You have probably heard the term "all-inclusive" applied to cruises. Sure, a voyage at sea is one of the best values around because all major expenses (lodging, meals, snacks, activities and entertainment) are included. However, there are some items -- mostly of a personal or optional nature -- that are out-of-pocket expenses. And those extra purchases can quickly run up your bill on a supposedly "all-inclusive" cruise.
Cruise lines are tempting travelers to come onboard with their ships' expansive spas, diverse specialty dining options and concept bars and lounges. But if you want a massage, a fruity cocktail or dinner outside the main dining room, you'll need to hand over your cruise card and pay up at the end of the trip. You'll be paying extra, too, for onshore adventures arranged through the ship, Internet usage and souvenirs bought in onboard boutiques. And when you're on vacation and hoping to live it up a little, it's hard to say no to that formal night photo or snorkeling excursion.
Plus, as cruise ships grow bigger and more Vegas-like -- with a jaw-dropping array of attractions and high-tech amenities -- many lines are slowly moving toward a more resort-like fare structure, in which passengers pay a low upfront price and then pick and choose which experiences to purchase a la carte onboard. These days, "all-inclusive" is a term that really only applies to a handful of high-priced luxury cruises.
If you want the full cruise experience, you'll need to set aside some cash to cover these extra expenditures, or make a vacation budget and stick to it. To make sure the incidentals don't break the bank for you, here are 10 things that will cost you extra onboard -- and how to find discounts and savings.
1. Shore Excursions
What You 'll Pay: Cruise lines sell shore excursions -- guided tours and experiences in the various ports of call -- but they do inflate prices above what the actual tour operators charge. You can find details and pricing in the line's shore tour booklet, on its website or at the shore excursions desk onboard. Prices for these excursions range from about $25 for a quick city and shopping tour to more than $300 for some all-day tours, overland programs including meals and snacks, and such over-the-top offerings as helicopter flightseeing and hot-air ballooning. Most tours are priced somewhere between $50 and $175, depending on length and activities involved.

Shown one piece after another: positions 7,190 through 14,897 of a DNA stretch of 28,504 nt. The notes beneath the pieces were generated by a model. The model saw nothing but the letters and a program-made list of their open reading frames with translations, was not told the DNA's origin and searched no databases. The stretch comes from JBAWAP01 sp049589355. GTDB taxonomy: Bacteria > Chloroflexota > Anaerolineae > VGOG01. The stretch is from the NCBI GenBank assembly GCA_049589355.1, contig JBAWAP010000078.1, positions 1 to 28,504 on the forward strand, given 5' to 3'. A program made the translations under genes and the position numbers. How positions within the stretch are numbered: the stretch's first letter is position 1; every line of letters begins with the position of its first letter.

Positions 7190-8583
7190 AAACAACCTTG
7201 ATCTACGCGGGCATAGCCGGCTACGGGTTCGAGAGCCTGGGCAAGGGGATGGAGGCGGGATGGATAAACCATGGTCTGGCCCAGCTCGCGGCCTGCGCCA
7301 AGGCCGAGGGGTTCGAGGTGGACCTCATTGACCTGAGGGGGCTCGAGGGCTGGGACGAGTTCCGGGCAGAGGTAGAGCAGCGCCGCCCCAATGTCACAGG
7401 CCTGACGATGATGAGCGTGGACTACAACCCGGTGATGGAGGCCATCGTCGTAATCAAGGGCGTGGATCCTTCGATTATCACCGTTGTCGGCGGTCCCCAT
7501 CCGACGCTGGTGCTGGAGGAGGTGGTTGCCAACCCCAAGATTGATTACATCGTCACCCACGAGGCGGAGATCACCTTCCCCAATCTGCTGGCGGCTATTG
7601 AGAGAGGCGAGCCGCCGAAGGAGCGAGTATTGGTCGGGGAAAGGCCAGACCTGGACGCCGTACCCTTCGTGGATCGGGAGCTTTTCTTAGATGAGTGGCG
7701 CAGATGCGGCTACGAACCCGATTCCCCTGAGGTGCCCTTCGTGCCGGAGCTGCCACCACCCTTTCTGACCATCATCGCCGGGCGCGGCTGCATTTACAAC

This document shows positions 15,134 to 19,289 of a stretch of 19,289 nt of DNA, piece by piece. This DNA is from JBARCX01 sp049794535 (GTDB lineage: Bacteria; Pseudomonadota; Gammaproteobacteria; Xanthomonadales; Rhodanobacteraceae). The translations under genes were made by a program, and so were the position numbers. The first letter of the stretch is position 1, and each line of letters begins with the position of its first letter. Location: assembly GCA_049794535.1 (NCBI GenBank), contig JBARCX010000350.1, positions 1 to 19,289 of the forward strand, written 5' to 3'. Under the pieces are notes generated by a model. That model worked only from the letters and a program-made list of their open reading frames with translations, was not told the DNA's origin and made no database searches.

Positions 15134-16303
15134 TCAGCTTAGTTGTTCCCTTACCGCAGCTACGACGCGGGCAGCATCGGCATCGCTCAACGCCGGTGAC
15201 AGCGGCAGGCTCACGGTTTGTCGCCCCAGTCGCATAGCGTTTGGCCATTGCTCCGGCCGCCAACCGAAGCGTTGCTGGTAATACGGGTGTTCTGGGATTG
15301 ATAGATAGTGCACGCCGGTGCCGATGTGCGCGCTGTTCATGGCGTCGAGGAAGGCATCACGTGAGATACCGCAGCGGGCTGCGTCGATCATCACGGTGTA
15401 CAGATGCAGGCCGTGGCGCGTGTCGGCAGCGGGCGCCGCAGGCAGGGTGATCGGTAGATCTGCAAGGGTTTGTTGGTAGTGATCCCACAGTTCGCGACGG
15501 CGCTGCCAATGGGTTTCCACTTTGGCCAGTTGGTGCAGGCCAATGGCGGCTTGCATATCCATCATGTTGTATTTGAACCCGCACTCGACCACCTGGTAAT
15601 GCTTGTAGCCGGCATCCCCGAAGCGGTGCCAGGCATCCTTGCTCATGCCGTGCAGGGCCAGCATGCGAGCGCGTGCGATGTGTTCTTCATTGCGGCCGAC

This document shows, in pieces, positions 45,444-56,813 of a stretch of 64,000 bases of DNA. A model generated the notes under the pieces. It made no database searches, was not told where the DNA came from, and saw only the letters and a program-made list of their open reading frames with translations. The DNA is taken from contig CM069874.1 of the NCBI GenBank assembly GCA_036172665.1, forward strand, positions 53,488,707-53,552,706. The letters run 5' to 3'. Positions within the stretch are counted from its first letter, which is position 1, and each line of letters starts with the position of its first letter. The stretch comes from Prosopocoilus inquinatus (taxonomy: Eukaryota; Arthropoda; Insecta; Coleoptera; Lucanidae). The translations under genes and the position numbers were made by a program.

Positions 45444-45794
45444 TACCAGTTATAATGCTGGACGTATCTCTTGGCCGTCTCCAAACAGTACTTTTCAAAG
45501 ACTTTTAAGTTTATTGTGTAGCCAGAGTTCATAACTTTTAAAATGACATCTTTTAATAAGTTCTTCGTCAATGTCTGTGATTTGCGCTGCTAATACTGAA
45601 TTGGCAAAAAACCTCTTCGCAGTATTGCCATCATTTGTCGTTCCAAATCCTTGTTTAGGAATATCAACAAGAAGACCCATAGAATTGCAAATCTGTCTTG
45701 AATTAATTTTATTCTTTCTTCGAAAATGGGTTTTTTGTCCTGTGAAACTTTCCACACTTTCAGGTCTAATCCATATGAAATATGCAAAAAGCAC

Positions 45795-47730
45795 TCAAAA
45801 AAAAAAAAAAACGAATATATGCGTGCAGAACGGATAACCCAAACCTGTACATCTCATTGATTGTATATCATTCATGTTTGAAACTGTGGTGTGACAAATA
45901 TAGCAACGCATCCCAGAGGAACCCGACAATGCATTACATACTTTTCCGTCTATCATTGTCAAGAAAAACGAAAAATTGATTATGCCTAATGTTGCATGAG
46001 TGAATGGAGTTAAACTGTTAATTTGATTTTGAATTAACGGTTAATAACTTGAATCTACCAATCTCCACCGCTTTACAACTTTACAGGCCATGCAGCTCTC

Savings Tip: While you may wish to sign up for some of the ship's tours (particularly if you're not familiar with the port and do not speak the language), you also have the option to tour independently at a fraction of the cost -- or even for free, if you go on a self-guided walking tour. Before setting sail, visit the websites of your ports' tourist boards or Cruise Critic's Ports section to get ideas on things to see and how to get around on your own in port. Online travel guides and apps can also help you plan your time ashore. On request, tourist boards will send out free planners with maps, calendars of events and attraction brochures. Local festivals and craft displays can be sources of good, free entertainment. Parks, beaches and art galleries are other free or nominal-charge attractions to check out. Or perhaps you prefer to simply wander through town, browsing in shops and stopping for a coffee or snack. If you decide to hire a car and driver to give you a private tour (generally less expensive than the shipboard excursions, especially if you have a group) or just to take you to the center of town, always agree on the price (and, in the case of a tour, which specific points of interest will be covered) before you get into the car. And if you do want an organized tour, research the pros and cons of booking independently (either directly with a tour operator or through third-party shore excursion seller) or hiring a private guide versus taking the ship's tours; you might save a few dollars that way.